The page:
Finding new meaning in the words of Disney’s hit song.

By Amya Miller

All media organizations have a marketing strategy to promote their work. Disney is no exception. The team involved in pitching Frozen to the world surely knew what they were doing. Or, did they? Did they anticipate, predict, and know the movie would be this big? Did they understand just how popular the theme song “Let it Go” would be?

“Let it Go” from Anna and the Queen of Snow as it’s called in Japan has touched a nerve. The phrase “it’s gone viral” doesn’t begin to describe the impact it has had on girls and women. The song celebrates courage, strength, and fearlessness. I appreciate the breath of fresh air offered by this song reminding me being a woman is fun. This message is often lacking in Japan, where in many communities being female is still fiercely difficult.

Back to Disney. Certainly there’s truth to the fact “Let it Go” is significant only because it’s a hit song from a hit movie. Its hipness makes it the new “it” song to sing, but here’s where this hit gets interesting. All throughout Japan, girls and women of all ages are singing. Toddlers are singing. Pre-teens are singing. Young women are singing. Older women are singing. They’re singing this song in English.

This is a big deal. When five-year old girls stand in their living rooms belting out “let it go!” with no shame, no embarrassment, and no hesitation, this breeds strength and courage. It’s a brave act in Japan for young girls to put themselves out there, especially in rural areas where daughters are still less of a prize than sons. Something about this song has hit home. It’s not just another English karaoke song. Little girls are singing. Little girls who otherwise wouldn’t dare try to stand out—let’s avoid all possibility of humiliation, please—these girls are now fearless. They all want to be Elsa, singing about feelings, courage, and strength.

Yuriko is an outspoken woman in one of the cities in Tohoku where I work. We became fast friends, finding a bond that celebrates being women. On my last trip to Iwate, Yuriko called me up and said, “I have to show you something.”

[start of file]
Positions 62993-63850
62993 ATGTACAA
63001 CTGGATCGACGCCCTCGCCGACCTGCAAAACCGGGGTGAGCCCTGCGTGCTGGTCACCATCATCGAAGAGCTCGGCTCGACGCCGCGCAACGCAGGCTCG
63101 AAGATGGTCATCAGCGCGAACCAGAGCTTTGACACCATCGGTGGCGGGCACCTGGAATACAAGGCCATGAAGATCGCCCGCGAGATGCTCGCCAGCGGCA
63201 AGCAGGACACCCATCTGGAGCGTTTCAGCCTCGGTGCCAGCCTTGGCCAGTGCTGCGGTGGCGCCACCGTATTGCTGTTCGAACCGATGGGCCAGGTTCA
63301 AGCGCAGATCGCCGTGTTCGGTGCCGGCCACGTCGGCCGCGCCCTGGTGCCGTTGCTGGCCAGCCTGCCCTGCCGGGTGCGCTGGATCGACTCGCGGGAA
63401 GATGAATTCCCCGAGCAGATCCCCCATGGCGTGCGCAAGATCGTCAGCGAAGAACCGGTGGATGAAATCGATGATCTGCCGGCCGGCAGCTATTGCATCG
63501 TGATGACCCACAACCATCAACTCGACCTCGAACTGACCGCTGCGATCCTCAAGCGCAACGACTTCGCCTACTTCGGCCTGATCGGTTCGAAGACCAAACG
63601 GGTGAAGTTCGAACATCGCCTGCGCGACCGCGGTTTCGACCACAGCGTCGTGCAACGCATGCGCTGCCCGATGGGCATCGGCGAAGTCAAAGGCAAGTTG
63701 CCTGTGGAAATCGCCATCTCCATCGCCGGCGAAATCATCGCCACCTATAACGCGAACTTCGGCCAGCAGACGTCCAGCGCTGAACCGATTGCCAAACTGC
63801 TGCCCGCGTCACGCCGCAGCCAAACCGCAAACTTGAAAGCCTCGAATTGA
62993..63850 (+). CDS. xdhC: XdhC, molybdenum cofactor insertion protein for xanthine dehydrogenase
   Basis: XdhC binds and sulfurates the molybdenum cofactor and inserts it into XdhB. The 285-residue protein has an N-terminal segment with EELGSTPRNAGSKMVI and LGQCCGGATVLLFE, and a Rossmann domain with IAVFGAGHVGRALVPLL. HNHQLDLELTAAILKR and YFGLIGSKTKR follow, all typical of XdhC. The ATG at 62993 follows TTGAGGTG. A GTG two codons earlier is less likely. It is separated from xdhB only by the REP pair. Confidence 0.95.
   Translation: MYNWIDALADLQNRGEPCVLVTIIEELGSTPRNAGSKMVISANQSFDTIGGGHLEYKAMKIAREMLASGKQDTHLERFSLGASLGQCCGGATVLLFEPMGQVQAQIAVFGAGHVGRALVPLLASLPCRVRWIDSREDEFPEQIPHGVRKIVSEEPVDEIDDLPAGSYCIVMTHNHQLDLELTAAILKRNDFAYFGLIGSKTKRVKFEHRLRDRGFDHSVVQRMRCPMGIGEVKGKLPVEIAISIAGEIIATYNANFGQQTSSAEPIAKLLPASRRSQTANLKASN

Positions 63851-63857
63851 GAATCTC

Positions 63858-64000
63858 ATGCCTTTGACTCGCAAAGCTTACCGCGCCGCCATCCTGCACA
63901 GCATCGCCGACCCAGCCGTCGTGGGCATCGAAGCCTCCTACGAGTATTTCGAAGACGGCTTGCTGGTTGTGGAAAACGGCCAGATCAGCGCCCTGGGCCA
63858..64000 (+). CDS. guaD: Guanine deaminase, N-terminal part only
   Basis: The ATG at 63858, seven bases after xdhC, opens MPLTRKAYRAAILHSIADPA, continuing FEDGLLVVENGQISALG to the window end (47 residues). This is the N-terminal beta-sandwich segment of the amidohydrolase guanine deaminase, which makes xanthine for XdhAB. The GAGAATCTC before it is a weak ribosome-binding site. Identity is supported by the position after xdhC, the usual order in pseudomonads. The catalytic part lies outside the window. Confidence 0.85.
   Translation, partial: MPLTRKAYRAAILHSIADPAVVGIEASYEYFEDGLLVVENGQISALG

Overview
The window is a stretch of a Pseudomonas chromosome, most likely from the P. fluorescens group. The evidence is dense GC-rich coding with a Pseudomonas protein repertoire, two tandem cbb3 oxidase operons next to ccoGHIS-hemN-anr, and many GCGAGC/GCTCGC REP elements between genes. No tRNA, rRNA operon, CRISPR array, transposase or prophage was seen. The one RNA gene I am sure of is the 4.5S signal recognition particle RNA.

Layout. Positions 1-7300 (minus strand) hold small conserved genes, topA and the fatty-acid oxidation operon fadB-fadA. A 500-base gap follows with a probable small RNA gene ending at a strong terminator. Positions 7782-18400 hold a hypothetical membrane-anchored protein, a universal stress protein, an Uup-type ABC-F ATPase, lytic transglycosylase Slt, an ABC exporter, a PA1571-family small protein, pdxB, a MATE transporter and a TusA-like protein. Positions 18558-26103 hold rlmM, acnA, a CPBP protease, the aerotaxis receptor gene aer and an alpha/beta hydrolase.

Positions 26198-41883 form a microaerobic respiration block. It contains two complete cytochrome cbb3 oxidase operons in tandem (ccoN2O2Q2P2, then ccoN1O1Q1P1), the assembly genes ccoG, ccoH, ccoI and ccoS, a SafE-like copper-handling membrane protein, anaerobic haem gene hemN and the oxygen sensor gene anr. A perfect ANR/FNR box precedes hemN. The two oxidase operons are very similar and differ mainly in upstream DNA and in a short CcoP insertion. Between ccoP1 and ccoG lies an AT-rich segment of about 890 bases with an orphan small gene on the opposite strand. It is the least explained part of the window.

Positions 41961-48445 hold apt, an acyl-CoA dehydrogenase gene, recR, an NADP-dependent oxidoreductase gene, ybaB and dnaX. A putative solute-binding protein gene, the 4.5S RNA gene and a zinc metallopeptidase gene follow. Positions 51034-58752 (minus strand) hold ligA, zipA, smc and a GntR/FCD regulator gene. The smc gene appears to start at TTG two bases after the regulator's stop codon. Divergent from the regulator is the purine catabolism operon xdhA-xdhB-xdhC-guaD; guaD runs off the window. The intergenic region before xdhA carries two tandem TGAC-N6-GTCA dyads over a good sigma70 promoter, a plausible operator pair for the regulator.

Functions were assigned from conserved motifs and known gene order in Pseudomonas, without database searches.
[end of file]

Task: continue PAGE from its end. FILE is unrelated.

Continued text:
“What is it?” I asked.
“Just meet me. I don’t want to tell you what it is. You have to see it.”
I agree and we get together one night after she put her three children to bed and had a few minutes to herself, grandma staying with the kids. We sat down at our table. A beaming Yuriko digs through her purse, and finding her cell phone taps a few buttons and holds it up for me.
“Watch this.”
I do. It’s a video.

Rio, Yuriko’s six-year old daughter is dressed in her favorite princess dress, tiara balanced on her head, trying to stand straight in mama’s high heels. She is serious as she sings “Let it Go” in katakana-English. She leans in. She holds out her arm in a sweeping arc. Her hand clutches her chest. Pushing away her three-year old brother who wants to be in the video, too, she sings. She sings.

I’ve found in trying to have a conversation with girls of any age in rural Japan, the response will not often be a strong and clear reply but rather a series of giggles hidden behind the hand. This attitude “I can’t possibly speak English” cloaked as humility actually destroys confidence. It’s code for “if I giggle I will be more appealing than if I’m vocal.” Modest women are more attractive than strong ones. Knowing our place means we are not bold like Elsa.

Which is why it’s a big and amazing deal that these girls taught and raised as the weaker sex belt out songs in English with no fear. Gone is the sentiment, “Oh, I wish I could speak English.” Over the weekend I sang this song repeatedly, I as queen, the girls as princesses. Never was there any hesitation. Nowhere did they show a lack of confidence. Of course they could carry a tune. Oh, it’s in English? So? They liked the song, it was popular, end of story. We would sing. We did sing. This was not a lollipop dream. We were not dancing unicorns on floating marshmallow clouds. Their singing was real. It never occurred to these girls they could not sing this song. This assumption and this courage is simply beautiful.

Kudos to Disney for finding the right song to hit the right nerve at just the right time. I’m thrilled for the young girls who get such joy in being Elsa, a strong and determined character. Who just, of course, happens to sing an incredible song. In English.

Sing on, girls. Let it go. Really. Let it go.

Amya Miller is Director of Global Public Relations for the City of Rikuzentakata